Mic: What do you think of the new Kendrick Lamar album?
Pos: I love the new Kendrick album. He's always been an amazing artist and lyricist. It's great to see growth. It's great to see a person who's thinking of how he can challenge himself. It's what we've always tried to do; it's what Outkast has done; Tribe, what they can do. There's a lot of artists trying to make an art piece, and that's what I think he's done.
I love it — and I truly appreciate it — because it adds to that. It adds to what D'Angelo just did. It doesn't have to be controlled by that "make sure you add this person just for the look" mentality. If I recall, [Kendrick] had George Clinton, or even seeing Ron Isley — they're on the record for like four bars. I thought that was cool.
It's what we're doing already on our own, in what we've constructed for the album. We'll have singing all the way through, and we rhyme for the last two minutes of the record. We have things like that that's going on this particular album. And I really think people are going to love it and be moved by it.
Mic: What are the lyrical concepts you're trying to hit on the record?
Pos: Whatever's going on in our lives; I've always been big on that. If I've got a problem with my kid's moms, you're gonna hear it. All that reflection of where we are in the moment will be addressed, like a journal, throughout the music. Once again, the regular person — because we feel like ourselves, we are regular people – will connect to that energy that we're bringing.
Mic: One thing I've always admired about your music is the humor you bring to it. What's the value you see in that?
Pos: To be quite honest, sir, we're silly guys. [laughs through the next few sentences] We like to have fun. In the next life — or hopefully in this life — we just need to be like a writing team for some comedy show because we're all day — all day — coming up with skits and silly stuff to do. It's always been thought of a little differently than the songs. But the skits are just right there, neck and neck.
Mic: Are there any other artists you admire right now?
Pos: I'm truly a student who listens to what everyone do. So I mean, there's stuff that I love from 2 Chainz; there's stuff that I love from Drake. Whether it's Kendrick, Action Bronson — it could be everything. I always feel I can take something from what's being presented. There's a Juicy J record I love; there's a Wiz Khalifa record I love; there's a new [Talib] Kweli record...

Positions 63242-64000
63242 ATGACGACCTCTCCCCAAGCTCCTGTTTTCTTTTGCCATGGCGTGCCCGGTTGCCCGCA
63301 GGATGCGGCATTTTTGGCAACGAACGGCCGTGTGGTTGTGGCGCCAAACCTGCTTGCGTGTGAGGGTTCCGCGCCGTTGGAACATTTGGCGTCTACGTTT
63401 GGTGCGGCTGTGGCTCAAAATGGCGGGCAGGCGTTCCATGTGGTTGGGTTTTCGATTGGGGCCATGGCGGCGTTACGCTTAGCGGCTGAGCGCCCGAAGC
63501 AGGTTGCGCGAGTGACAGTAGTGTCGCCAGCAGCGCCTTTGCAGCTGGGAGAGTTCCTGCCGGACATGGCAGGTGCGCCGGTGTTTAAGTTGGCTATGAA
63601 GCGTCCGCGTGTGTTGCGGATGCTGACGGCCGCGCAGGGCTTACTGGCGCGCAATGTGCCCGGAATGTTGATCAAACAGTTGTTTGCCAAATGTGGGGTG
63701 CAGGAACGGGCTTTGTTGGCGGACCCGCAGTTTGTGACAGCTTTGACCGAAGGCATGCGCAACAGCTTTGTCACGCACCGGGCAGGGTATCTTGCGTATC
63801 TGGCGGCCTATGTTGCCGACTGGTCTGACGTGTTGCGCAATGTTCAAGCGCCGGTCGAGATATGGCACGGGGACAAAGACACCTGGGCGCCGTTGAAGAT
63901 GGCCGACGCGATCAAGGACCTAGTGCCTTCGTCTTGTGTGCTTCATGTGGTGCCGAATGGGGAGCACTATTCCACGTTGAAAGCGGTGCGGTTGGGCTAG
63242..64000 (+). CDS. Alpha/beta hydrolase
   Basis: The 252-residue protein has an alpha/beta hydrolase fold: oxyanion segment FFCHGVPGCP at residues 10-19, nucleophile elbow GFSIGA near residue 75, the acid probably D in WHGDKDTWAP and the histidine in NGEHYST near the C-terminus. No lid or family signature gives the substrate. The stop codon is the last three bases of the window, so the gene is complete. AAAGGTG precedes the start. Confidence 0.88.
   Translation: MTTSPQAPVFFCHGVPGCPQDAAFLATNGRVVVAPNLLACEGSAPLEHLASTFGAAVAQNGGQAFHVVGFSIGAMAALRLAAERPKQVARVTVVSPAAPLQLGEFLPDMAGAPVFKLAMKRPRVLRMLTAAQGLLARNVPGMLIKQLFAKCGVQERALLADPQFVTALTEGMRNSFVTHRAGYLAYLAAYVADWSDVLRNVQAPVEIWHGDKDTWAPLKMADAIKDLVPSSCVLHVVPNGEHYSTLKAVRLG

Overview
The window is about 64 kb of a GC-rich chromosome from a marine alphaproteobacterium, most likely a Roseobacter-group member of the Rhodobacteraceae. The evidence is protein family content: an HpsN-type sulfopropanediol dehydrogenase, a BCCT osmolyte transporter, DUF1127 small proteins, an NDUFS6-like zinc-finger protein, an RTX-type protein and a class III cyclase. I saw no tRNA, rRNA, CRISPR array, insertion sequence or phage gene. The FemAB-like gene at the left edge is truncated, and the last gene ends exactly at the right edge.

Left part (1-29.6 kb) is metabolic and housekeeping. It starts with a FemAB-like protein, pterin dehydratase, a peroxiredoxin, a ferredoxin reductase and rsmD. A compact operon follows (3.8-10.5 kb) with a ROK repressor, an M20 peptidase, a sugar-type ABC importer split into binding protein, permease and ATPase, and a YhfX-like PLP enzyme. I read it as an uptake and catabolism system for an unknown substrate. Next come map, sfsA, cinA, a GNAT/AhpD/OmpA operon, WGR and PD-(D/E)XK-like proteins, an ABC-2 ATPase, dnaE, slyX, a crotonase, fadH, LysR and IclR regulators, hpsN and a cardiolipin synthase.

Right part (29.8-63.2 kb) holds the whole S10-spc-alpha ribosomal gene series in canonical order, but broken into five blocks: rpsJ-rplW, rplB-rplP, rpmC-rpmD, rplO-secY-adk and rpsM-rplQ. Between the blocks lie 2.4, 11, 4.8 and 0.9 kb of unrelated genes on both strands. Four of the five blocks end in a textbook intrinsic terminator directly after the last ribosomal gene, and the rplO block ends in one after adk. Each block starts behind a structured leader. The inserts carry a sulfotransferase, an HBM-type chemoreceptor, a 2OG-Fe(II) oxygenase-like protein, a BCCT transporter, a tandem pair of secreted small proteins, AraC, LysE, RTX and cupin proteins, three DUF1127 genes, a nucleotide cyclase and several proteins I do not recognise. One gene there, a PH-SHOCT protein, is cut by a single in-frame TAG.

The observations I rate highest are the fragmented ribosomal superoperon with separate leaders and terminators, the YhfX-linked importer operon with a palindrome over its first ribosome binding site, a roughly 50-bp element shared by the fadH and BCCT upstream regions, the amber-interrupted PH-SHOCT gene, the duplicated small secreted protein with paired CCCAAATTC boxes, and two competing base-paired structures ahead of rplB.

At the same time, I don't love everything that they all do. Sometimes I hear artists with great lyrics, but it's the same thing repeatedly. That even inspires me to be like, "Yeah, why didn't they talk about this? I feel like they're really good lyrically, they could've talked about it from this perspective, this aspect." And then I write that down for myself. "They talking about drug dealing again, but why didn't they write it from the perspective of, how people say, a fly on the wall?" So I'm talking from the fly-on-the-wall perspective.
Mic: It's funny that you mention Action Bronson — he's kind of owning the skit game too, which you guys helped bring in to a central place in the genre. He's owning that comedy aspect.
Pos: I agree. Outside of just being a great rapper, he likes to have fun. He feels confident to say, "I can still make fun of myself." I think that's always what De La has been about too. We've never been egotistical guys who feel we have to protect ourselves. And when you hear this album, you're gonna feel that. You're gonna enjoy it.
Mic: Looking back over your catalog you've got AOI 1, AOI 2 [the first two records of the Art Official Intelligence trilogy] — and that promised third one never showed up. Does it ever bother you that you never finished that trilogy?
Pos: It does. It doesn't necessarily personally bother me, but I do feel like, "Wow, we never got a chance to finish it." I mean, it was just unfortunate. When Tommy Boy had to close down and we went over to Sanctuary where we did the Grind Date album, we couldn't turn around and say, "Take this AOI 3 instrumental album." No one wanted what we started with Tommy Boy; they wanted their own thing. It just became something we kept putting on the back burner. We got a bunch of stuff for it. But hopefully one day we'll be like, "Let's do this. Let's throw it out there."
Mic: Anything else you want to share?
Pos: Definitely. The new album is called And the Anonymous Nobody. It's standing behind that person who want to make a difference and decided to stand up for some idea — or someone, or a bunch of people — but be anonymous about it. Not for the fact of just standing up for someone for some notoriety. So that's where we come from on this particular new title. So anyone who hadn't heard about the campaign and is just hearing about it for the first time, check the Kickstarter. And just, please, be a part of listening to good music. And giving all music a chance — and, God willing, our new album a chance as well.